The 21st Century Teacher
This post was written by Michael Pohyar, he is currently pursuing his MAT with teaching credential from USC Rossier Online. He is a member of the November 2011 cohort and currently lives in Dublin, CA. Learn more about Michael here.
I can still recall those many moments in school when I felt irrevocably lost. In those moments, I was flooded with feelings of uncertainty and confusion. Without strong teachers to guide me, I was disconnected and befuddled. I became angry that my classroom experiences were stagnate, repetitious and, overall, inconsiderate of my learning needs.
The fears and agony that I had suffered through as a student inspired me to teach. It wasn’t one of those “join the dark side” situations; rather, I was sure I could be a catalyst for change. USC Rossier has provided me with everything I need to undertake such a monumental task.
Prior to ever stepping foot inside my first classroom as a teacher, I had a few ideas about how to be a great teacher. At the most basic level, I figured a great teacher was someone who cares, someone who considers who his or her learners are, and someone who can make learning fun. It seemed so easy that I had to laugh about my experiences as a student. Hadn’t I spent an eternity in Charlie Brown’s classroom listening to the horn of my teacher squawk on and on? I had been listening, and I had been watching, but I had fallen victim to teachers who saw the classroom as a one-sided dictatorship. By establishing my own style in my own classroom, I quickly saw it did not need to be that way.
Studying at USC Rossier, I have discovered new ways to integrate disparate pedagogy to engage my students in highly interactive learning experiences. Rather than stick with one method for an entire term, I differentiate my style to blend 21st-century skill development with Common Core objectives. This encourages my students to consider the exploration of concepts, the fabrication of ideas, and the reflection of thought, which helps them connect real-world experiences and content knowledge. I’ve also had a lot of success in building a student-centered curriculum that is both cognitively and academically demanding yet heavily draws upon student interests, considering who they are, what they like, and how they learn.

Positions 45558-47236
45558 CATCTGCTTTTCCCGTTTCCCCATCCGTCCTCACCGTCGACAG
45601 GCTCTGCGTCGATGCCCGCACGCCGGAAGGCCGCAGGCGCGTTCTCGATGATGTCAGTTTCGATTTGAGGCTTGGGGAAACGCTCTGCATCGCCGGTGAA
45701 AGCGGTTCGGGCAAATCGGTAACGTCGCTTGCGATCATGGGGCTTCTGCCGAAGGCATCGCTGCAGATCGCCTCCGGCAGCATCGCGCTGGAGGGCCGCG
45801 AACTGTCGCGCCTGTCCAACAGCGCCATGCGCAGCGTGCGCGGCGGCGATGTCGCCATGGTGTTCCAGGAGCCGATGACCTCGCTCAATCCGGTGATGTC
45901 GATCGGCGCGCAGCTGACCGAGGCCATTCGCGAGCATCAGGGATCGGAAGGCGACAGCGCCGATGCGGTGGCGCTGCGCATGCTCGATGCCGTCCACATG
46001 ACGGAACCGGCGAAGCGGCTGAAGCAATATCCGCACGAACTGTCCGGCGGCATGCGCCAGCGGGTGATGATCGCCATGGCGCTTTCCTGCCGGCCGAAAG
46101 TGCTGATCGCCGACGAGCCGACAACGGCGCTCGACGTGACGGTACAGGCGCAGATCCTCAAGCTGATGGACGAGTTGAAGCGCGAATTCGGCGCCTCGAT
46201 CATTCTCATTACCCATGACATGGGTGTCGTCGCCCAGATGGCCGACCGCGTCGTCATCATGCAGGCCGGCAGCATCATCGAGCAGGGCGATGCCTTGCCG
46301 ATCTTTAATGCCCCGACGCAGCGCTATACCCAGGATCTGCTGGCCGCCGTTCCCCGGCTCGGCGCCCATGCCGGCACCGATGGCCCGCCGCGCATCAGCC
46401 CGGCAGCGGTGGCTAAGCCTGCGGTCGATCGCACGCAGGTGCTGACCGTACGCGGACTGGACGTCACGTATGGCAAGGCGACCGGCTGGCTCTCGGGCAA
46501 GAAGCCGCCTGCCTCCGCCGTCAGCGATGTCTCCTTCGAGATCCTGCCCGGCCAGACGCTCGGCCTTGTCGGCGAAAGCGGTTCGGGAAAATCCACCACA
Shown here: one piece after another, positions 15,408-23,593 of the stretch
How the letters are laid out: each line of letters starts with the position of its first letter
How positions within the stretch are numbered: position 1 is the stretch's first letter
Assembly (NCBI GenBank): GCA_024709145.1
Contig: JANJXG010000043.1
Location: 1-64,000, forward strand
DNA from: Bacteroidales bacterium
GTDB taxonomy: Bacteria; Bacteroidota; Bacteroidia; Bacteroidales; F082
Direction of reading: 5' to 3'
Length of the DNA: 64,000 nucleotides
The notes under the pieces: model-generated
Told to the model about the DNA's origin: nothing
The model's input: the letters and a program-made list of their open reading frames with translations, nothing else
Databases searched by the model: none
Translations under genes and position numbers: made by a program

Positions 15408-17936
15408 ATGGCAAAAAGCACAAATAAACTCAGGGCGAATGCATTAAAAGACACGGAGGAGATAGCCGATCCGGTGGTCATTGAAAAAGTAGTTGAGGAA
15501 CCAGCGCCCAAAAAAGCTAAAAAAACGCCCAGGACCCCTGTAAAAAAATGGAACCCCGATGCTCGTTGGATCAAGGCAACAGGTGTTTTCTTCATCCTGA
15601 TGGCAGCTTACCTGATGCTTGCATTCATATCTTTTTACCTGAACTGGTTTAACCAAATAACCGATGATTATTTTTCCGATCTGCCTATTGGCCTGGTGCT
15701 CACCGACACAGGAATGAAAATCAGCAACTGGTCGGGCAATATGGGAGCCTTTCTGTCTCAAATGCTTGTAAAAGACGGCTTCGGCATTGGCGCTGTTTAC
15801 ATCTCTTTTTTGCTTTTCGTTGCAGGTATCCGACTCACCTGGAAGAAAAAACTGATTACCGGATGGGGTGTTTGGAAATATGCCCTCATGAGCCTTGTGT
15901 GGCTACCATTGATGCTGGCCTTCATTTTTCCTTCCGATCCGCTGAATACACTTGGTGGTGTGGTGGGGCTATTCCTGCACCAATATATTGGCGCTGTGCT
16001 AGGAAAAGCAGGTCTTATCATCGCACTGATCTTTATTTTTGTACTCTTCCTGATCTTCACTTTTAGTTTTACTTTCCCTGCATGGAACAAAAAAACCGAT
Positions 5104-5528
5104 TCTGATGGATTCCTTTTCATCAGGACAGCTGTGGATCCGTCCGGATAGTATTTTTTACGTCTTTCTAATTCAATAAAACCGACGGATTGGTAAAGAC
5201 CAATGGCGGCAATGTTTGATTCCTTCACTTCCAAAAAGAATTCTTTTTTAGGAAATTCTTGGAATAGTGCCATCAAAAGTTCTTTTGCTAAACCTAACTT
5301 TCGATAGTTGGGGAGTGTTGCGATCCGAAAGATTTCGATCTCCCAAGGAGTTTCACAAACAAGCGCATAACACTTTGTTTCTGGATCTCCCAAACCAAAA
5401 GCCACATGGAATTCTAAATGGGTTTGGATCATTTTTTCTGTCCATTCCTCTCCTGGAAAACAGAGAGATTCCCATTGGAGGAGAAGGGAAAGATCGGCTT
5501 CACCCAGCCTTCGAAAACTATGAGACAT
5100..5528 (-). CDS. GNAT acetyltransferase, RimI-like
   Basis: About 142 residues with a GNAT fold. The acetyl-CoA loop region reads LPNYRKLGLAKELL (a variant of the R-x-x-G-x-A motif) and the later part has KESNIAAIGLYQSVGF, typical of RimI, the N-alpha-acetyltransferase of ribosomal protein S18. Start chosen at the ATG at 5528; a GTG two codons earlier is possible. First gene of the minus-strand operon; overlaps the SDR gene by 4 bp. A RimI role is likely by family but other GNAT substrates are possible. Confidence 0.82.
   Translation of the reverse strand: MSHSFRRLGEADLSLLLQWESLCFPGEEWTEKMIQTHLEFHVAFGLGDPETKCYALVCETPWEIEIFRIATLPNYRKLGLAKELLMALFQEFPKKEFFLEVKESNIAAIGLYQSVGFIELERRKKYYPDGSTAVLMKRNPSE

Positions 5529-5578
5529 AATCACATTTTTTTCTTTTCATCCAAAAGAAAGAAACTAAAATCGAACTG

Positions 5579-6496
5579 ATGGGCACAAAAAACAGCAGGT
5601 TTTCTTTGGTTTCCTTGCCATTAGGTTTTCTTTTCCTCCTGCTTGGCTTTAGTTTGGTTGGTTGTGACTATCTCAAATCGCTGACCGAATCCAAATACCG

The framework of this hyper-elastic model evokes intuitive, self-actualized learning. Philosophically, this type of pedagogy focuses on allowing students to control their learning environment and learn by collaboratively sharing and building knowledge in a manner that is relevant to their own lives. This isn’t rocket science; this is rocket-propelled education. This is cultivating a robust and multidimensional learning experience. This is understanding students’ social and learner-identities. This is the recognition, comprehension and appreciation of each child. This is the way I wish I had been taught, and I’m glad to be bringing it to my students.
I know that, as a teacher I am an agent of change. And being a teacher is not just a position, job title or career. It’s my destiny. I am replacing the horn-blowing dictatorship with a democracy where my students and I can grow, develop, learn, challenge, question, laugh, analyze, falter and succeed together. In my classroom, my students understand that success is far more than a letter grade, a degree, a social class or an income level. These are not lessons that can derive from a textbook, instructional video, single lesson plan, project, paper, test or group activity. These lessons culminate through experiences, conversations, examinations, and through the expansion of ideas. This is teaching.